Reincarnation Ruminations


Before we continue with Harold’s thread on reincarnation, I thought it might be a good idea to make a quick general overview of some thoughts on subject.

Reincarnation is the doctrine that a person’s soul or spirit returns to life in a new physical body after it dies. A central tenet of religions of the East, in the West (read the Abrahamic faiths) it has mostly been rejected as an official doctrine in favor of the doctrine of an eternal afterlife in a heaven or hell, and/or a final ontological resurrection. One of the main differences in these doctrines between East and West seems to hinge upon each culture’s overall understanding of time. In the East, time is mainly viewed as cyclical, wherein the same patterns are repeated over and over, whereas the West views time as predominantly linear, a historical process with no real “do overs” and which culminates in a final end. But what if this East/West dichotomy isn’t an either/or issue but rather a both/and one? Where would that lead us?

In his “Covenant of the Heart” Valentin Tomberg, a traditional Roman Catholic, writes from the both/and perspective: 

The view that repeated earthly lives are possible belongs to the realm of freely acceptable or rejectable opinions. In particular, Jesus Christ himself basically indicated this view by saying to his disciples regarding John: “And if ye will receive it, he is Elijah who was to come (Matt. 11,13). “If ye will receive it”: nothing can clearly and surely express the fact that the reappearance of Elijah in John – and with it the entire complex of reincarnation – does not belong to the essential truths of salvation, but to the sphere of freely acceptable or rejectable opinions. Correspondingly, the antithesis of reincarnation – that there exists only one single life on earth – also belongs to the realm of opinions freely open for acceptance or rejection…. For a Christian who is wholly oriented toward the ideal of resurrection and who at the same time is convinced (through experience) of repeated earthly lives, reincarnation signifies the possibility granted by divine goodness and mercy for every human being to tread the whole path of earthly experience in fulfillment of the earthly task until its completion, i.e. until resurrection. Reincarnation means to him a step-by-step preparation for resurrection as an overcoming of death…. For just as the ideal state of eternal remembrance (unforgetting) is preceded by a rhythmic alternation of forgetting and remembrance – and as the ideal state of full awakening of consciousness is preceded by rhythmic alternation of sleeping and waking – so for the Christian who is convinced of reincarnation, the ideal state of deathlessness (resurrection) is preceded by the rhythmic alternation of death and birth.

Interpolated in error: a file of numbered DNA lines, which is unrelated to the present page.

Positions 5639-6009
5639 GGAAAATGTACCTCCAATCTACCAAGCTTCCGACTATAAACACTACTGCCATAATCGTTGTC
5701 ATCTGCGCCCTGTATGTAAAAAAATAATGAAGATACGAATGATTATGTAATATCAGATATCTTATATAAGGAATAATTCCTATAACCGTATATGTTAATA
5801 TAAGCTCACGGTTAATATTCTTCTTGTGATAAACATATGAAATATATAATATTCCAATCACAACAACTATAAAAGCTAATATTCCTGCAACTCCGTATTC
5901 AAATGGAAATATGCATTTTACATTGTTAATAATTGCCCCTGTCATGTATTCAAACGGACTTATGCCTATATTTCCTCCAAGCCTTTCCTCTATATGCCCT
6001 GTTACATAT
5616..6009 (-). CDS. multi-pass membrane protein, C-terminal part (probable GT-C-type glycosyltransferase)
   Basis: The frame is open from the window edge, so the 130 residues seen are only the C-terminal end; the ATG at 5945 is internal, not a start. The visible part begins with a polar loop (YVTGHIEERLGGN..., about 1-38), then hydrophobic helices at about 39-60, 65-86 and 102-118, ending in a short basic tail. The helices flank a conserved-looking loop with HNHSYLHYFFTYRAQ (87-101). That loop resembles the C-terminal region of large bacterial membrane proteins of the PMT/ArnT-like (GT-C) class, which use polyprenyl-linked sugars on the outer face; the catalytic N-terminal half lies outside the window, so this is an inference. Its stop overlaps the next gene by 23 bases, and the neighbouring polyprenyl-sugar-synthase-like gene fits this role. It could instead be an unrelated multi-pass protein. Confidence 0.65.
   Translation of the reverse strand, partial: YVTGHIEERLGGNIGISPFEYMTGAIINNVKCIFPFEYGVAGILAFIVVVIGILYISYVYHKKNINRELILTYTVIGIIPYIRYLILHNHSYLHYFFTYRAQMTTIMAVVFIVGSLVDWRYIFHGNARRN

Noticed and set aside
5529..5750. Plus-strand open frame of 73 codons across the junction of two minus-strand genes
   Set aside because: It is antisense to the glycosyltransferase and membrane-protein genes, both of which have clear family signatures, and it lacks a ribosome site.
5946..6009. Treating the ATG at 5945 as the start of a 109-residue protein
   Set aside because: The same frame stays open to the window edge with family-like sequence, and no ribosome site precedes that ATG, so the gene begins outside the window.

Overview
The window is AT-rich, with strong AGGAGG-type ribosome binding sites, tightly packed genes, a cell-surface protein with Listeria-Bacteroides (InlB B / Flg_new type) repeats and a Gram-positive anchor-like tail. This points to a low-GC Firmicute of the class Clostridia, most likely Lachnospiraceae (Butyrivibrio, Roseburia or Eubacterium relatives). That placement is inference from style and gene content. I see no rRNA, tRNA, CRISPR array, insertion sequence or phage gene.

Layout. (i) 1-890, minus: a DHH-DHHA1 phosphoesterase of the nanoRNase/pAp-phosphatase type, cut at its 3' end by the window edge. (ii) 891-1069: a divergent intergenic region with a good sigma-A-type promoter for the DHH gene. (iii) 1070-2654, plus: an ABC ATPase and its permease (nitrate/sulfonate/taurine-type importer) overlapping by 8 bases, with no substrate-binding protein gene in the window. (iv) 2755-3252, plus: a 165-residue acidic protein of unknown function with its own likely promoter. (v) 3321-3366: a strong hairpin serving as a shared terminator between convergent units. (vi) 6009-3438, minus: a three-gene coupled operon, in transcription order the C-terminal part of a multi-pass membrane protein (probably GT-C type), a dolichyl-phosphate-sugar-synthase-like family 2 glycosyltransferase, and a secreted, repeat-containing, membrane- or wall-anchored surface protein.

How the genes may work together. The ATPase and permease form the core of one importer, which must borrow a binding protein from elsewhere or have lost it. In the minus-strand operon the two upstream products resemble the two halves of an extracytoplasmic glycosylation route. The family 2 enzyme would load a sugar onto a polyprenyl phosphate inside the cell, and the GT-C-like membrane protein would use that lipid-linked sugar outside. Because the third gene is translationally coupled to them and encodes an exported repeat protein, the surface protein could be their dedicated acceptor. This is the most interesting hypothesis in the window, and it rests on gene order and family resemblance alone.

What do YOU think? We’ll continue whith Preston Harold’s thoughts in our next post. Until then, peace.

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